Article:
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The loss of a wise man

Twenty years ago, I was awarded a fellowship that called for traveling to Bolivia, Colombia and other Latin American countries. The first person I called for advice was G.

G. Edward Schuh
University of Minnesota
G. Edward Schuh

Twenty years ago, I was awarded a fellowship that called for traveling to Bolivia, Colombia and other Latin American countries.

The first person I called for advice was G. Edward Schuh, a University of Minnesota economist who had distinguished himself with work in South American countries.  

The advice and wisdom I got from Schuh was so sound that I called again and again over the years. Most recently, it was in 2006 to ask for help making sense of the wave of leftist leaders who were winning elections in Bolivia, Chile and other Latin American countries.

Sadly, I will need a new expert source on that region.

Schuh died Sunday due to complications following heart surgery, according to the University’s Humphrey Institute of Public Affairs where Schuh had been the dean from 1987 to 1996. He was 77 years old.

Schuh had earned a long list of impressive titles. During the 1980s, he was director of agriculture and rural development for the World Bank in Washington, D.C. He also served as program adviser to the Ford Foundation in Brazil and as senior staff economist on President Ford’s Council of Economic Advisors.

In Brazil, he was named the first “Legendary Member” of the Brazilian Society of Rural Economics and Sociology in 2004. He also received the country’s highest scientific award, the National Order of Scientific Merit, Gra Cruz.

I simply called him a wise man.

Problems of the future

Looking back at my notes yesterday, I realized I might have added prescient, too. Much of what he told me rings more true today than I could have imagined at the time.

In 1991, when I questioned whether farm yields around the world would keep pace with population growth, Schuh told me that he was worried. He said he had remained calm during the 1970s when there was a revival of the theories of the Rev. Thomas Malthus, who warned two centuries ago that population growth eventually would outpace food production.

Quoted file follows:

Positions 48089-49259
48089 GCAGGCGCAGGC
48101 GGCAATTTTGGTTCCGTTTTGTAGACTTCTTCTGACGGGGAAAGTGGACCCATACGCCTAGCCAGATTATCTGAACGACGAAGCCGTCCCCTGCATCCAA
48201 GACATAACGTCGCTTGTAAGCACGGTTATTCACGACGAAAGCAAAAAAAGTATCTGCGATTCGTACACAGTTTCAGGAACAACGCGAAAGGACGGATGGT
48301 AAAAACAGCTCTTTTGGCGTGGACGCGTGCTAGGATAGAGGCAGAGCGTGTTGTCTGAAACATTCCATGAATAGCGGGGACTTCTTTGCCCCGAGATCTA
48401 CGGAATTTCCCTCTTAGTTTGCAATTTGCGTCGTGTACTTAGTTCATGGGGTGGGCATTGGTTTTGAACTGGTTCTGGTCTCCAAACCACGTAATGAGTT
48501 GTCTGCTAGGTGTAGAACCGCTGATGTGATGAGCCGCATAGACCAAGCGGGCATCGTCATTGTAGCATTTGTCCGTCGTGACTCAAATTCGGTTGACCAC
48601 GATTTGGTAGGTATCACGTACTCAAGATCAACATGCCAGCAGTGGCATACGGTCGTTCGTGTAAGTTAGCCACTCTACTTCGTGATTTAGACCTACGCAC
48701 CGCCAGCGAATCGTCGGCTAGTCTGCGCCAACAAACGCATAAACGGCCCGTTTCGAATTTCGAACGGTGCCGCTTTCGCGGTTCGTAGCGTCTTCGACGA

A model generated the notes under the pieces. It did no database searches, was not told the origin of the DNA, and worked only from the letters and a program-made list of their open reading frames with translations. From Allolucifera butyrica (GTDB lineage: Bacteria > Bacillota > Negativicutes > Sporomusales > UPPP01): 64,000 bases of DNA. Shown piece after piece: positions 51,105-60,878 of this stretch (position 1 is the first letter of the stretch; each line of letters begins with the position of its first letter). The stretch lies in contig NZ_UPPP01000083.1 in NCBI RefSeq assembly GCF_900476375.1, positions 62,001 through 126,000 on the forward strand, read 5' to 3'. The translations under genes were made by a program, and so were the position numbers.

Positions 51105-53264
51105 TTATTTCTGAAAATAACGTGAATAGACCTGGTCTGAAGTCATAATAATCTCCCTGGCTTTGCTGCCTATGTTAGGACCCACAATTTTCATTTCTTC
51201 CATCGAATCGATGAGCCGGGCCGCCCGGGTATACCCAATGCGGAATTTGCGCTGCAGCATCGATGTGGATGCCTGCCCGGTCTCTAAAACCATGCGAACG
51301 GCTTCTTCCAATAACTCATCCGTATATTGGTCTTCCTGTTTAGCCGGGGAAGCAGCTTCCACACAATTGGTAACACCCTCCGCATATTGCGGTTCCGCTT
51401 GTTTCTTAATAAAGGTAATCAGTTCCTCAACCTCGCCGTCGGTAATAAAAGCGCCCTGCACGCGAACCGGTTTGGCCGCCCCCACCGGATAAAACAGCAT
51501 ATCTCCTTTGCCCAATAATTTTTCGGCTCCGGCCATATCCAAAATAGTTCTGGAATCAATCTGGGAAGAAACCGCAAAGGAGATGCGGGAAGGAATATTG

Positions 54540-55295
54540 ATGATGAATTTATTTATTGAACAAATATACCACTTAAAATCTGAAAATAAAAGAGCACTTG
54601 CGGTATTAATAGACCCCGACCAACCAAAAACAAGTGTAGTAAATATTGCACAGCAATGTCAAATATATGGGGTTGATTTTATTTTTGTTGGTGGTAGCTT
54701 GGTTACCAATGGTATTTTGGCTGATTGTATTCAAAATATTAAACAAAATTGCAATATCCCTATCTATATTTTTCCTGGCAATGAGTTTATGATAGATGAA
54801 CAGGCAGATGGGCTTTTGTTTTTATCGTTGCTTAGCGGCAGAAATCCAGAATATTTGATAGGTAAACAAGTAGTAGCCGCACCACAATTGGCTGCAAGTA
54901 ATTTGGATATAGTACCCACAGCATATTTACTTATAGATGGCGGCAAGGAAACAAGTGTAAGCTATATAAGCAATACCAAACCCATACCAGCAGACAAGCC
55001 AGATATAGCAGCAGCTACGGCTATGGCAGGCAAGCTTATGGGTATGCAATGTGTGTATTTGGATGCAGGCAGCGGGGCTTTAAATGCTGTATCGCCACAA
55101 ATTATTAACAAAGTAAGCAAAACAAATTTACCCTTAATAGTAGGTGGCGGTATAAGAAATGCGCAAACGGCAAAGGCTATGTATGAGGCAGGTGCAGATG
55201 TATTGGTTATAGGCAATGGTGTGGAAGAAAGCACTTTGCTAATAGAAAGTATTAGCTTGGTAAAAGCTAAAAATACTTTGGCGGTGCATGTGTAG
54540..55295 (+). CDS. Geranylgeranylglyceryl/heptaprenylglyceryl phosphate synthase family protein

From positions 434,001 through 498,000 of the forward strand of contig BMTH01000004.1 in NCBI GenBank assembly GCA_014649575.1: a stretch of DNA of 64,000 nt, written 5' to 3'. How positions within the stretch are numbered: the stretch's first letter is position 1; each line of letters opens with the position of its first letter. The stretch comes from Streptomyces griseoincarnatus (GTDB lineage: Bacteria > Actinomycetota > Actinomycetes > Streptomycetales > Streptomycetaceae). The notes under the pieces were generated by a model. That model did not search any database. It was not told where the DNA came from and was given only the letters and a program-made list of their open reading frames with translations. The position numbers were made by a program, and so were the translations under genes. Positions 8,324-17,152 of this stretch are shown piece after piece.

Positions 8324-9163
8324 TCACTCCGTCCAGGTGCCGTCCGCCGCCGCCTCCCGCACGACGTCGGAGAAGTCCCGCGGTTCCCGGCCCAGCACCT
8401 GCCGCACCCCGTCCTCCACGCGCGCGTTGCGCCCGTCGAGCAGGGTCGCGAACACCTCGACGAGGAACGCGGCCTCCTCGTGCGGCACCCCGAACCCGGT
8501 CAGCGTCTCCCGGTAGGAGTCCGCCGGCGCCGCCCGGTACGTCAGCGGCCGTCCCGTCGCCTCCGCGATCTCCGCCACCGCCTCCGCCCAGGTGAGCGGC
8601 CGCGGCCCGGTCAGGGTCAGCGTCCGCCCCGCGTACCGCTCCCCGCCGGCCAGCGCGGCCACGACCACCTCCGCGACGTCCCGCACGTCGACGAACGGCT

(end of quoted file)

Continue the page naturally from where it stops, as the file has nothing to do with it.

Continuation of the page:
By the 1990s, though, Schuh was looking beyond the overflowing grain bins and record yields farmers were harvesting at the time.

“One of these mornings we are going to wake up with a big food shortage crisis on our hands,” Schuh told me.

That crisis appears to be coming just as he is leaving.

In 1992, when I was writing about an environmental summit, Schuh warned that developing nations, as their economies improved, would claim a right to the same polluting lifestyles the wealthy nations enjoy.

“The people from the developed countries stand up and sort of piously lecture the politicians and others in Latin America about burning down their rain forests,” he said at the time. “I always ask them, `Have you given up your auto?’ “

He cited global warming as a major concern, and predicted China and India not only would contribute to the problem but also would pressure energy prices as their economies improved.

Now I know he was on target on all three counts.

Profound advice

One story I covered on that trip to Bolivia was in the wild and lush Chapare Valley where poor farmers grew a good share of the coca crop that fed Colombian cocaine factories. U.S.-led programs were trying to steer the farmers toward other crops. But U.S. farm groups balked because one of the alternatives was soybeans, which could have placed the Bolivians in competition with farmers in the Upper Midwest.

Schuh had no patience for that sort of protectionism. He insisted that the best strategy for U.S. farmers was to court markets in the developing world and open trade, not shut it off.

Give him another point. Foreign markets are lucrative for Minnesota farmers.   

Not every bit of advice I got from Schuh was so profound. Some simply was personally useful. He urged me to prepare for altitude sickness when I flew from sea level in Lima, Peru, to La Paz, Bolivia, which rises higher than 12,000 feet above the sea. Room service at the better hotels would send up an oxygen kit to help you through the adjustment. Take it, he said.

That was good advice too.

Schuh is survived by his wife and three daughters. A visitation will be held today from 4 to 8 p.m. at the Mueller Bies Funeral Home at 2130 N. Dale St. in Roseville. The funeral will be at 11 a.m. on Friday at St. Jerome’s Catholic Church at 380 E. Roselawn Ave. in Maplewood.